3. Save the Compliment
This may sound harsh, and it might stem from my inability to share my emotions through words. My students know that I like them and am proud of them even though I do not say these things often. They know I don’t, and I’ve told them I know I don’t.
I am in no way saying compliments are bad. What I am saying is that using them too much can send two messages: 1) Everything they are playing is right and 2) they deserve a compliment for simply playing (and don’t get me wrong, that alone is praiseworthy for some of my students).
If you’ve ever trained a dog, you know that you don’t always give it a treat unless your pet performs the correct task based on your command. Early on in training, your dog will perform a series of tasks until that treat is given as a way to figure out what worked. This same rationale can be applied to giving feedback to students. They will continue to change articulation, play rhythms wrong, etc. as a process of figuring it out, but don’t give them the treat (i.e., the compliment) until they have it right! If they get the treat too often, nothing they do will matter.
4. Step off the Podium
This is not a novel idea, but it’s worth repeating. Depending on the rehearsal, I may not step on the podium once. I will walk around with my score in hand and rehearse. Maybe I’ll visit the tubas in the last row or go sit in an empty seat next to the trumpets because we all know they’re talking. My students might go a week or two without seeing me actually conduct, but now they’re listening. They are responsible for the music. You’ve given them the tools, now it’s time for them to use those tools.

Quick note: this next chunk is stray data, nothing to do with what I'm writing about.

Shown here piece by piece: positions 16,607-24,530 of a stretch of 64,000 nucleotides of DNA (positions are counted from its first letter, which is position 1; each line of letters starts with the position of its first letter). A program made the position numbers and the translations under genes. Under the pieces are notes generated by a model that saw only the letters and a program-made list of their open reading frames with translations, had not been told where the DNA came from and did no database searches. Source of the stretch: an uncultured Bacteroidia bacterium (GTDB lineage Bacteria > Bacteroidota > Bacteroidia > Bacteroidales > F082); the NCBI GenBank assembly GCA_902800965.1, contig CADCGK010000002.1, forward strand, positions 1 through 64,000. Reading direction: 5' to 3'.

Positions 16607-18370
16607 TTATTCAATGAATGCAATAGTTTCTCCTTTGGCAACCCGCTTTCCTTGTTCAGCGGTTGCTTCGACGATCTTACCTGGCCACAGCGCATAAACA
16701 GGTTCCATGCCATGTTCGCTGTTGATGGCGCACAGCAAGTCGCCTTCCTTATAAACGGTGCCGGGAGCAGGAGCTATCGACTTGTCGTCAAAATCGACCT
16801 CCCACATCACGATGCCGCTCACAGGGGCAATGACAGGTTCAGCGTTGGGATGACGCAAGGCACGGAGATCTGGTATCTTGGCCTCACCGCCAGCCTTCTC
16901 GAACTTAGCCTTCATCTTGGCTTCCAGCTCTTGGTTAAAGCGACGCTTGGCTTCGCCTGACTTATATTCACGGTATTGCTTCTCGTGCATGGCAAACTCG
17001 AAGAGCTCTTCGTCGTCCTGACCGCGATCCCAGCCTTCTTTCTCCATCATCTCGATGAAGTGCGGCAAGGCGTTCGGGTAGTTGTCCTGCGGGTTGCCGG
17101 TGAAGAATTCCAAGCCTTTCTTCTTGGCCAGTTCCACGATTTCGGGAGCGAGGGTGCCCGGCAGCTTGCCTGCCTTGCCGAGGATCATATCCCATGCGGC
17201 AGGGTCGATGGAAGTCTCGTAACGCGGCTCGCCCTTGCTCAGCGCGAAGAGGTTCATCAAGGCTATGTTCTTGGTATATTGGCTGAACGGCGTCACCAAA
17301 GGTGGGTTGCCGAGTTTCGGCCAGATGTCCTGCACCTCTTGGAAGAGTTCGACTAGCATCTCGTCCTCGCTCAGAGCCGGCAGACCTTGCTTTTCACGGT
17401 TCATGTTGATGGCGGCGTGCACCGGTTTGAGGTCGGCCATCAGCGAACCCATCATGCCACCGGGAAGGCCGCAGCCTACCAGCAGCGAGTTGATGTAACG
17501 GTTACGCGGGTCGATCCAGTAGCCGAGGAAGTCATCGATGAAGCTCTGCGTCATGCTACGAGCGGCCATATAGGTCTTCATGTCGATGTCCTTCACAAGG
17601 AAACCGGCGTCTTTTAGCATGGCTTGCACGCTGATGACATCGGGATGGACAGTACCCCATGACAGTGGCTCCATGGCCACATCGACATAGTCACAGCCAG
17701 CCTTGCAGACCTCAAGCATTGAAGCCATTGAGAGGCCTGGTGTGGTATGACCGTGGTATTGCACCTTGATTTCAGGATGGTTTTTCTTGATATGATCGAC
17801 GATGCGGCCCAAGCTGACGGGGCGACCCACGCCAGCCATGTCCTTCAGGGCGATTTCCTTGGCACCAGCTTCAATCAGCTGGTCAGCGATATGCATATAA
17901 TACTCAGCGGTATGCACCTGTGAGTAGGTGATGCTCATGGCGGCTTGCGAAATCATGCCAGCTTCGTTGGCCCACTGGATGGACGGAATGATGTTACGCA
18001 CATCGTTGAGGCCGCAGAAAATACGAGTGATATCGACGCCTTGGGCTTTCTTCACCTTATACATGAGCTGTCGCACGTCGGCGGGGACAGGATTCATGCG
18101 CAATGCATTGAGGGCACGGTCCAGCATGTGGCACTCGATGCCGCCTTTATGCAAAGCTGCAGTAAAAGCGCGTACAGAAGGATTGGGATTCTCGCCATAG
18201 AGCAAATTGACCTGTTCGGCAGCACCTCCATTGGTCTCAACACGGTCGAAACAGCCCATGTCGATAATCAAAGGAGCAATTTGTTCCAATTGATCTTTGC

I have a master’s degree in conducting. How often do I use that student debt — oops, I mean degree — when I don’t get the sound I’m looking for? Approximately -0% of the time — sorry, but I’m a band director, not a math teacher!
Don’t shy away from using some sort of ridiculous gesture to get the point across. You can probably trust your ensemble to keep playing. They do it all the time after you cut them off. Do something to show what you want, no matter how ridiculous — your students don’t need you to keep time. Don’t be afraid of looking silly, you work with kids who embarrass themselves constantly. You’ll be okay.
6. Let Students Make Decisions
This is something I admittedly struggle with. After all, we are the experts, right? What if a science teacher asked a teenager their opinion on the Earth being round or flat?
What I like to do is ask students their opinion on something I know is being done poorly and I want to fix it. Of course, I get conflicting opinions. But then we try it every way that the students suggest. Let’s play it short, let’s play it long, let’s add space between these notes, let’s have the notes touch, let’s play this phrase loud then soft. Then we decide what makes the most sense musically. And if they choose something offensively unmusical, revert back to just telling them you want it done your way.